A Look Around The AFC South: 6.1.17

Intro: Colts.com’s Andrew Walker offers a comprehensive look at the latest offseason action around the AFC South Division.

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INDIANAPOLIS — So free agency is pretty much wrapped up, the draft is over and OTAs are in their final phase.

For the most part, each NFL team's roster is set heading into training camp and the preseason.

This offseason was one of the busier ones in recent memory for the Indianapolis Colts, who hired a new general manager in Chris Ballard, utilized free agency more than they ever had and continued an obvious rebuilding of the defense into the NFL Draft, where six of the team's eight picks were utilized on that end of the ball.

So what's left?

Pro Football Focus' John Kosko recently wrote a piece in which he determined "The Biggest Remaining Need For Each AFC Team" heading into the summer months. For the Colts, he selected inside linebacker; Kosko writes:

"New GM Chris Ballard has been very busy this offseason transforming the roster to his liking but since Rome wasn't built in a day, the Colts still have holes in a roster that has been deteriorating the past several years. Most of the pieces on defense will look very different in 2017 and there are still many concerns about how they will mesh together but inside linebacker is probably the most concerning. Sean Spence has bounced around the league but played well enough in 2016 with the Titans and looks to start at one ILB position with an open competition opposite. Edwin Jackson (61.6) is the early favorite and will compete with rookie Anthony Walker Jr. and Antonio Morrison. With such massive turnover on the defense, having both ILB spots solidified would help for communication and leadership."

But what about the rest of the AFC South Division, which is expected to be a dogfight, once again, in 2017?

Let's go around the division and see what pieces Kosko believes they are currently needing after a full offseason of roster building.Houston Texans: right tackle

"Once Derek Newton tore both patellar tendons in a Monday night game against the Denver Broncos last year, the Texans had a big void at the RT position. Chris Clark graded as one of the worst OTs in the NFL at 37.0 and as much having Newton return would help solidify the OL, relying on him to return from such a devastating injury is unwise. In a draft with a lack of quality offensive lineman, the Texans added just Julie'n Davenport out of Bucknell in the fourth round. While some fourth-round players can make an immediate impact, Davenport doing so out of Bucknell is unlikely and he assuredly needs time to adjust to the NFL."Jacksonville Jaguars: tight end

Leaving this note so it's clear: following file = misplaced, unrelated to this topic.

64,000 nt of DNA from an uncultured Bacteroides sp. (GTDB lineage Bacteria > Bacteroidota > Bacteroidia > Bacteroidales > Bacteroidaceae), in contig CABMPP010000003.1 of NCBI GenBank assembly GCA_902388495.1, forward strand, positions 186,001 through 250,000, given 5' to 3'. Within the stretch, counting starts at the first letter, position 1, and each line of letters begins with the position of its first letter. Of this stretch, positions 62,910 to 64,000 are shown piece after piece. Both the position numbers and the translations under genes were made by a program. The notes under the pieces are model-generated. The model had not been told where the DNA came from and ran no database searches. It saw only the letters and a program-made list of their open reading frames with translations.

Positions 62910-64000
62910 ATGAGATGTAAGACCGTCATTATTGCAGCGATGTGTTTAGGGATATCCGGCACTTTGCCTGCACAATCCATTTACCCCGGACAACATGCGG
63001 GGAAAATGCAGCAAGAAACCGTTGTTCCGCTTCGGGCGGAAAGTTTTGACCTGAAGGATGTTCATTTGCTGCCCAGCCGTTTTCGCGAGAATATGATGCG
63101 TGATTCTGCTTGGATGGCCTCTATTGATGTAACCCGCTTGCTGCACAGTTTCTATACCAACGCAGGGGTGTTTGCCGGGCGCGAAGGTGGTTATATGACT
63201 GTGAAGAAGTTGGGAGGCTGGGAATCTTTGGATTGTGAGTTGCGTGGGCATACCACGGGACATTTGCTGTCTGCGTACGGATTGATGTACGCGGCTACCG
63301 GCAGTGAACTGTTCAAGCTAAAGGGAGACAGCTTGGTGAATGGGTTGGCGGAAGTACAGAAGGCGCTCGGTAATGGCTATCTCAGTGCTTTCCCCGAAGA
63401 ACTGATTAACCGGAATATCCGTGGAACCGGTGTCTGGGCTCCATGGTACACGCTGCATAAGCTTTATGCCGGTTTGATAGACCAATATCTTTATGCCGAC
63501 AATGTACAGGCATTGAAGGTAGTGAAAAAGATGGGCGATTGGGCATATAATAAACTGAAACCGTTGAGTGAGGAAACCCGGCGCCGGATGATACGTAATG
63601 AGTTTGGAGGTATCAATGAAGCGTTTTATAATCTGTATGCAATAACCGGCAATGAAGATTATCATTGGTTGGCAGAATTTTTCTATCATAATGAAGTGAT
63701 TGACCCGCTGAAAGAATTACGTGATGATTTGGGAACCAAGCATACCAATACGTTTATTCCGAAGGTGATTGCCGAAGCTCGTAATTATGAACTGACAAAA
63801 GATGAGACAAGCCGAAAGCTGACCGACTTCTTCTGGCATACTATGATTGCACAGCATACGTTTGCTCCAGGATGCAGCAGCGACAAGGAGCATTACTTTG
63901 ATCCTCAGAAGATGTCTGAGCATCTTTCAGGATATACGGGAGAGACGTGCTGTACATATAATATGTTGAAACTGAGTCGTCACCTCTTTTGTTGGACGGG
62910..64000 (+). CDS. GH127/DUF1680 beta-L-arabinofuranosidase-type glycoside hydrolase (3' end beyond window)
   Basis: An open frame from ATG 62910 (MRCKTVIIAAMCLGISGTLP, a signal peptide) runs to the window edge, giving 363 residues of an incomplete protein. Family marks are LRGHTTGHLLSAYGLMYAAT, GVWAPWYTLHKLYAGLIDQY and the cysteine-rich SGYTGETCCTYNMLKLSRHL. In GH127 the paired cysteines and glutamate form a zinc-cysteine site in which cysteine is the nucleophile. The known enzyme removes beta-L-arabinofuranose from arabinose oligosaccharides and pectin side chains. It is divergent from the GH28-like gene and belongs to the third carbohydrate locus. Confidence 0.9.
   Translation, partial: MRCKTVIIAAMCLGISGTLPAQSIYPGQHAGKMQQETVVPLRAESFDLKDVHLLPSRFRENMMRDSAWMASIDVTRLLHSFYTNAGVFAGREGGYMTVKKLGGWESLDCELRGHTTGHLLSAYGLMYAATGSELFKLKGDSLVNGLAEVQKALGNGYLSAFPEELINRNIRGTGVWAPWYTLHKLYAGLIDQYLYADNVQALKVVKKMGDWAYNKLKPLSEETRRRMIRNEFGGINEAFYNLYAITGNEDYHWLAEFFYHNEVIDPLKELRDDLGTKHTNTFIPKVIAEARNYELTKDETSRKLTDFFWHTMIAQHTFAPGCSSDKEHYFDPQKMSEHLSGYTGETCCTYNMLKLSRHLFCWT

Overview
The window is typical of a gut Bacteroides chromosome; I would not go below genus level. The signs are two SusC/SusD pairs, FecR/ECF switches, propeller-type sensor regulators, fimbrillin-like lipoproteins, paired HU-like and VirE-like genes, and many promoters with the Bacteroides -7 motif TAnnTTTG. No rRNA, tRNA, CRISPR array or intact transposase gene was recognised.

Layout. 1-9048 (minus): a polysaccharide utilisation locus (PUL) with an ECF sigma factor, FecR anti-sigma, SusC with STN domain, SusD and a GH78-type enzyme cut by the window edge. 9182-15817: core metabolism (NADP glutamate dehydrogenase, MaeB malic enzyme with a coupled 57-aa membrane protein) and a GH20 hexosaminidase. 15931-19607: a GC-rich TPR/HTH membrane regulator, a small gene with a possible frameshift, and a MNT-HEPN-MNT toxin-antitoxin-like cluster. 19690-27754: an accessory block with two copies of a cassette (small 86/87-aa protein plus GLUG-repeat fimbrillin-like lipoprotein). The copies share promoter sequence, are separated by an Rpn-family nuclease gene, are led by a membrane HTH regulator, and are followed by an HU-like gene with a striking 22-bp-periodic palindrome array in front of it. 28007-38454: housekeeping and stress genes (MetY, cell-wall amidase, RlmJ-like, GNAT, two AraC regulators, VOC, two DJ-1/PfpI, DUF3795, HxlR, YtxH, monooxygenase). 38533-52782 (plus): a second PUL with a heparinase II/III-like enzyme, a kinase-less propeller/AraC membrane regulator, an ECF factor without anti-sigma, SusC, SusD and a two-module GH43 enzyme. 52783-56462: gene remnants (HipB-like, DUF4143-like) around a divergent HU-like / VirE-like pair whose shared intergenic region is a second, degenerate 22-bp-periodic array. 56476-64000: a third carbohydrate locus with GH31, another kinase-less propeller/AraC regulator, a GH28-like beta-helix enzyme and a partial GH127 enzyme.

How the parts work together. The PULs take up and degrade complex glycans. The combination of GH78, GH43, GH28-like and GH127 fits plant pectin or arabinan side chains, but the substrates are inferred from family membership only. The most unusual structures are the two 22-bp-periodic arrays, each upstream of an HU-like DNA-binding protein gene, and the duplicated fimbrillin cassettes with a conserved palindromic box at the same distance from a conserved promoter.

"The Jaguars have plenty of holes on their roster, especially concerning their offensive line, we're settling at tight end as the biggest need for the team. Jacksonville added Mychal Rivera this offseason via free agency, but his grades the past three seasons aren't very inspiring — he has struggled in all facets as a blocker and receiver. Marcedes Lewis is a shell of his former self, as he hasn't graded above-average since 2013. With the team not addressing the position in the draft, they are hoping for bounceback seasons from both but neither has shown high-level play in several seasons."Tennessee Titans: nose tackle

"Titans GM Jon Robinson has done a marvelous job putting together a roster that is poised for playoff contention in 2017. While inside linebacker could be improved as could their tight end depth, the weakest position heading into the season is nose tackle. It's not the worst thing in the world to have a player that will see typically just 40 percent of the team's defensive snaps as a team weakness, but having a run-stuffing NT helps the team beyond the plays he's on the field (see Damon Harrison's impact for the Giants). Sylvester Williams is slated to start and has a reputation because of playing on a generationally great Denver Broncos defense, but his play didn't elevate the players around him; it was the players around him that made him perform better."

The analysis from those producing content on Colts.com does not necessarily represent the thoughts of the Indianapolis Colts organization. Any conjecture, analysis or opinions formed by Colts.com content creators is not based on inside knowledge gained from team officials, players or staff.

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